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Sports News Without Fear, Favor or Compromise

Baseball's Cranks Agree: The Sport Was Better When They Were Part Of It

Illustration for article titled Baseball's Cranks Agree: The Sport Was Better When They Were Part Of It
Photo: Mike Stobe (Getty Images)

Hall of Fame reliever Goose Gossage has been complaining about the state of baseball for so long that his complaints have spanned multiple decades of the sport. It feels like just yesterday, he was lecturing Joba Chamberlain on “the Yankee way.” (Joba Chamberlain is now retired.) Eleven years later, Gossage is still griping.


USA Today’s Bob Nightengale was willing to print the words of not only Gossage, but notorious baseball cranks Pete Rose and Lou Piniella, too. They’re all dismayed at the current state of the sport, with all the launch angles and prurient dongs. Where’s the strategy? (Still there, and arguably much more of it than during their times, but let them cook.)

“I can’t watch these games anymore,” Gossage said. “It’s not baseball. It’s unwatchable. A lot of the strategy of the game, the beauty of the game, it’s all gone.

“It’s like a video game now. It’s home run derby with their (expletive) launch angle every night.”


“All anybody wants to do is launch the ball,” Piniella said. “They’re making the ballparks smaller, the balls tighter, and all we’re seeing is home runs.

“There are no hit-and-runs. No stolen bases. Nothing.

“I managed 3,400 games in the big leagues, and never once did I put on a full shift on anybody. Not once. And I think I won a few games without having to shift.”

Said Rose, who produced 4,256 hits and struck out 100 times only once in 24 seasons: “It’s home run derby every night, and if that’s what they want, that’s what they’re going to get. But they have to understand something ... Home runs are up. Strikeouts are up. But attendance is down. I didn’t go to Harvard or one of those Ivy League schools, but that’s not a good thing.”

The prompt for this column—and what’s a baseball writer to do during the dog days of the season other than write about how much they hate the sport?—was Cubs manager Joe Maddon talking last week about how hitting is being taught to the next generation of baseball players. There are a lot of “hitting gurus” out there, he warned, and not all of their methods are sound or healthy.

“I’ve seen some of the videos that they’re selling online, that parents are paying for,” Maddon said. “Wow. They’re just promoting the strikeout. That’s all they’re doing.”

While Maddon’s critique has some value to it—parents should be wary of any consultants who claim they can turn their kids into sluggers overnight—it’s also a lot more coherent than whatever Gossage, Rose, and Piniella are grumbling about. What about Cody Bellinger’s swing is bad for the game? How does Bryce Harper’s walk-off grand slam not stand out among all the homers? Why is it supposedly bad to find Aristides Aquino’s historic start cool? Does anyone actually give a shit about hit-and-runs?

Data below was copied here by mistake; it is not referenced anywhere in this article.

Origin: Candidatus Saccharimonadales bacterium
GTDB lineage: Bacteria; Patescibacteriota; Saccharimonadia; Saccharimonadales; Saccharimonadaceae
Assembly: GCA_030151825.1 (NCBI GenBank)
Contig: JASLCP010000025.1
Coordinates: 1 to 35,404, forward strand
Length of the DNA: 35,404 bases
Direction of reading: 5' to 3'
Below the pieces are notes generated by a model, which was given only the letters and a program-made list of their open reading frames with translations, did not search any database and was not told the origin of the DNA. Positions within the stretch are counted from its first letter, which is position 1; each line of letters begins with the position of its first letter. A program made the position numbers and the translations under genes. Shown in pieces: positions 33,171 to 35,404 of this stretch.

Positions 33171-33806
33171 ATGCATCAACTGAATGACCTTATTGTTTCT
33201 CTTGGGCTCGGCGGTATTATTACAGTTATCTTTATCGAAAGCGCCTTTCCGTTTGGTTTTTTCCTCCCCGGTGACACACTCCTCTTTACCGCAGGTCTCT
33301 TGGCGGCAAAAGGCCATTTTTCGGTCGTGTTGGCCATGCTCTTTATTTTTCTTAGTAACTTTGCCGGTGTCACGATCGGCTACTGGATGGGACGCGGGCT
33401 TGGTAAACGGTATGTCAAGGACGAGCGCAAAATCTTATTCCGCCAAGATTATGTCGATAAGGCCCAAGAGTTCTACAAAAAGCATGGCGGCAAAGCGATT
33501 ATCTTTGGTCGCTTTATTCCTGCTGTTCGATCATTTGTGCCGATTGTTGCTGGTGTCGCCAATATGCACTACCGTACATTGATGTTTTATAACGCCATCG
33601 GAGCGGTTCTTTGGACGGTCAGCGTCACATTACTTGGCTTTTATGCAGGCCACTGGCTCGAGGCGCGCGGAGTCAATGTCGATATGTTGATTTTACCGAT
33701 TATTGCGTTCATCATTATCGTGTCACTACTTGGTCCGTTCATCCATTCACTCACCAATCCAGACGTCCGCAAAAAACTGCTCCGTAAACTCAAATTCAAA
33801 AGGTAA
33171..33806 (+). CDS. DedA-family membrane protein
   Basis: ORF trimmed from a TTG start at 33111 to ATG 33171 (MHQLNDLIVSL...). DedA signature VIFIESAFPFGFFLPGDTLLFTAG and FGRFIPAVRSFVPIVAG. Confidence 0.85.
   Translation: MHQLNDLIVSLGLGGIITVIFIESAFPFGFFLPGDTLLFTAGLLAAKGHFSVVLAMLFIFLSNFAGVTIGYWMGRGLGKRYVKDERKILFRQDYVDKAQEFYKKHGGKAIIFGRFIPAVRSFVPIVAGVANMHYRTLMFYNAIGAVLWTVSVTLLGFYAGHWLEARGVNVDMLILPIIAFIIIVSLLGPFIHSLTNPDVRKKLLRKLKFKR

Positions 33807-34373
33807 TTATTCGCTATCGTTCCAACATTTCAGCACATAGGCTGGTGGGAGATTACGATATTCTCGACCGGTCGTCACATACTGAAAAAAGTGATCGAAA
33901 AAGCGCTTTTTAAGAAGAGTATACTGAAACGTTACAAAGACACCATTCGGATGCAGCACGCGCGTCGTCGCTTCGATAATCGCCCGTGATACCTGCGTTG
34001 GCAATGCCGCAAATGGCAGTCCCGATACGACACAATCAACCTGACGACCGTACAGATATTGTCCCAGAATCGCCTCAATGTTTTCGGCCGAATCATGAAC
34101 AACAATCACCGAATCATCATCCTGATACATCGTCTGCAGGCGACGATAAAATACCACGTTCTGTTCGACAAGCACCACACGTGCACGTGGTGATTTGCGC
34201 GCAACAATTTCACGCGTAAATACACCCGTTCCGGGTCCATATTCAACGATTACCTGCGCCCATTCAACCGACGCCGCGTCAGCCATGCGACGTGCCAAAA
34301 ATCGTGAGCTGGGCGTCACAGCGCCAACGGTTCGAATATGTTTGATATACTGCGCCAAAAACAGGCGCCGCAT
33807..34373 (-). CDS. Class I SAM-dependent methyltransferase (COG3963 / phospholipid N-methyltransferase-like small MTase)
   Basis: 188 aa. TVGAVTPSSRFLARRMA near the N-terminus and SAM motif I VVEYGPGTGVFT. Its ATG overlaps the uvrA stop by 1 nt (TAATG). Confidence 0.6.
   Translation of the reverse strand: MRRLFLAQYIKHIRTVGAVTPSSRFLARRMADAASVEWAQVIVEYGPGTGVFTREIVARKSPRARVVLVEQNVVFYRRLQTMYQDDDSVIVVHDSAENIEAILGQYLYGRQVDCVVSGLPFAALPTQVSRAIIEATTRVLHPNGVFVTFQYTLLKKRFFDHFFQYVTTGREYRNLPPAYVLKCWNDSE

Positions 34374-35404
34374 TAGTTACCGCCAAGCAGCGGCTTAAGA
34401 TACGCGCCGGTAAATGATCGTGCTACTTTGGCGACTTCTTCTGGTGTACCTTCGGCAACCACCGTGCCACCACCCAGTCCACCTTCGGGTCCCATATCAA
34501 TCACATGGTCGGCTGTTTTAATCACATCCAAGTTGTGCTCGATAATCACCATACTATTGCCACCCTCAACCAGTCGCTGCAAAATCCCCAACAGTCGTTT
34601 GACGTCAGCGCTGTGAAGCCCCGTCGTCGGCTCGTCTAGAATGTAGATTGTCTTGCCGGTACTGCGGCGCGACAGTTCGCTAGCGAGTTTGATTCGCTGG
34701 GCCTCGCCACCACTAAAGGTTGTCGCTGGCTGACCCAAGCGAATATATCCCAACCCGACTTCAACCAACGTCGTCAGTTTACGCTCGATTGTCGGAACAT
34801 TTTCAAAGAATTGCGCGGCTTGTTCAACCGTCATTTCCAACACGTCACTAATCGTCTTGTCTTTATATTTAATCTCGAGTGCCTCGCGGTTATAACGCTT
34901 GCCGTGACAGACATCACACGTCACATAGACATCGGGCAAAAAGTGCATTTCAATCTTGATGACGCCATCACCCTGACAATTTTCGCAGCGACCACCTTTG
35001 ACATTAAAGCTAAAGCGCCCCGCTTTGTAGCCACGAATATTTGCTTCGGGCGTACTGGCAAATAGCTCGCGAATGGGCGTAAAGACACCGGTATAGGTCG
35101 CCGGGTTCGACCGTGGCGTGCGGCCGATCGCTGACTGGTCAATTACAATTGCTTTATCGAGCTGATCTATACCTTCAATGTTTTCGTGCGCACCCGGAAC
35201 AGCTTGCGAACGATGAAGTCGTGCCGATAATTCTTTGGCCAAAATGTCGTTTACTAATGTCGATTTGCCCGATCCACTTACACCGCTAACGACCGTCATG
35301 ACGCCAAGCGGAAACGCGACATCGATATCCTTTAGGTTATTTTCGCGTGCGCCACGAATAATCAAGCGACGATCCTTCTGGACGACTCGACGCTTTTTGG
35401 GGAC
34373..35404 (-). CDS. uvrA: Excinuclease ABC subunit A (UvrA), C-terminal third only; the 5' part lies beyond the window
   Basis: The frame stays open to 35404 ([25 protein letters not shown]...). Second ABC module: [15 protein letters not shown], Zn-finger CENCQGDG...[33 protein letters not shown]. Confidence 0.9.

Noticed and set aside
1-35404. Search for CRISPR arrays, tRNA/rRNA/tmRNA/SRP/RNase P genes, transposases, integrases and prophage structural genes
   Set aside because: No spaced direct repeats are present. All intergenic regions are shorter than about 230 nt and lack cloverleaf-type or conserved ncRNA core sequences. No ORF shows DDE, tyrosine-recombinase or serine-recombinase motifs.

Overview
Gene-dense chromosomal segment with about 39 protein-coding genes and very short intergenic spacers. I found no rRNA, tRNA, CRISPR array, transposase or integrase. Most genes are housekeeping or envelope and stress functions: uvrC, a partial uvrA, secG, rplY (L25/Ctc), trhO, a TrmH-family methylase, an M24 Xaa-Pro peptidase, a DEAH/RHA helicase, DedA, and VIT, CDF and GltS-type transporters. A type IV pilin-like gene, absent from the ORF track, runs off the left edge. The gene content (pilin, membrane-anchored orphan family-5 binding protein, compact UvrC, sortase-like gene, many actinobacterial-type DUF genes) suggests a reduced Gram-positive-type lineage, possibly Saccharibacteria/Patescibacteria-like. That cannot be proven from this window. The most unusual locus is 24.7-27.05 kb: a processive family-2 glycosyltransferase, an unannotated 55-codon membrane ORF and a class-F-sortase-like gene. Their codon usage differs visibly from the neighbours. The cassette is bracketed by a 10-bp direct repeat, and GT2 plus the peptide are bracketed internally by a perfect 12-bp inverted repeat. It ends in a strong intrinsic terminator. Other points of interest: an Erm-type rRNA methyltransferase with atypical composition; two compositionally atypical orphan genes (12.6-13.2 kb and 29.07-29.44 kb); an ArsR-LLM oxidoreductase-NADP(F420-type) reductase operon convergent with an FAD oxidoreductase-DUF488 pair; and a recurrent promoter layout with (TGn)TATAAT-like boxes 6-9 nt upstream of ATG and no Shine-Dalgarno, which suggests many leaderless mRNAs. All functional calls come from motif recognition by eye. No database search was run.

The most puzzling part is that Nightengale shows sympathy for these grumps by citing examples from other leagues. (Goose really needs to update his material.)

Said Gossage: “They got it so an [expletive] coming off the street who doesn’t even know what a damn baseball is can manage our sport. It’s like rotisserie baseball. These [expletives] won their rotisserie leagues at Harvard and all of those [expletive] schools and now they’re general [expletive] managers.”

Meanwhile, look around the other leagues. Is there a greater NBA coach today than 70-year-old Gregg Popovich of the San Antonio Spurs? Who’s better than 67-year-old Bill Belichick of the New England Patriots? Duke basketball coach Mike Krzyzewski, 72, continues to get it done. And of course, 67-year-old football coach Nick Saban keeps rolling at Alabama.

It doesn’t seem like anybody is trying to run those guys out.

These coaches have survived because they’ve adapted. Saban and Mick Krizilonski have the benefit of unpaid talent, but they and Popovich and Belichick have spent their careers altering their strategies to stay ahead of competitors, finding the next inefficiency that’ll give them an edge over conventional wisdom. If you want to pull a more accurate example from another sport, of a guy who’s determined to prove all the nerds wrong and show that the old way works despite the evidence, follow Jon Gruden around and see how his comeback goes.


H/t to Luke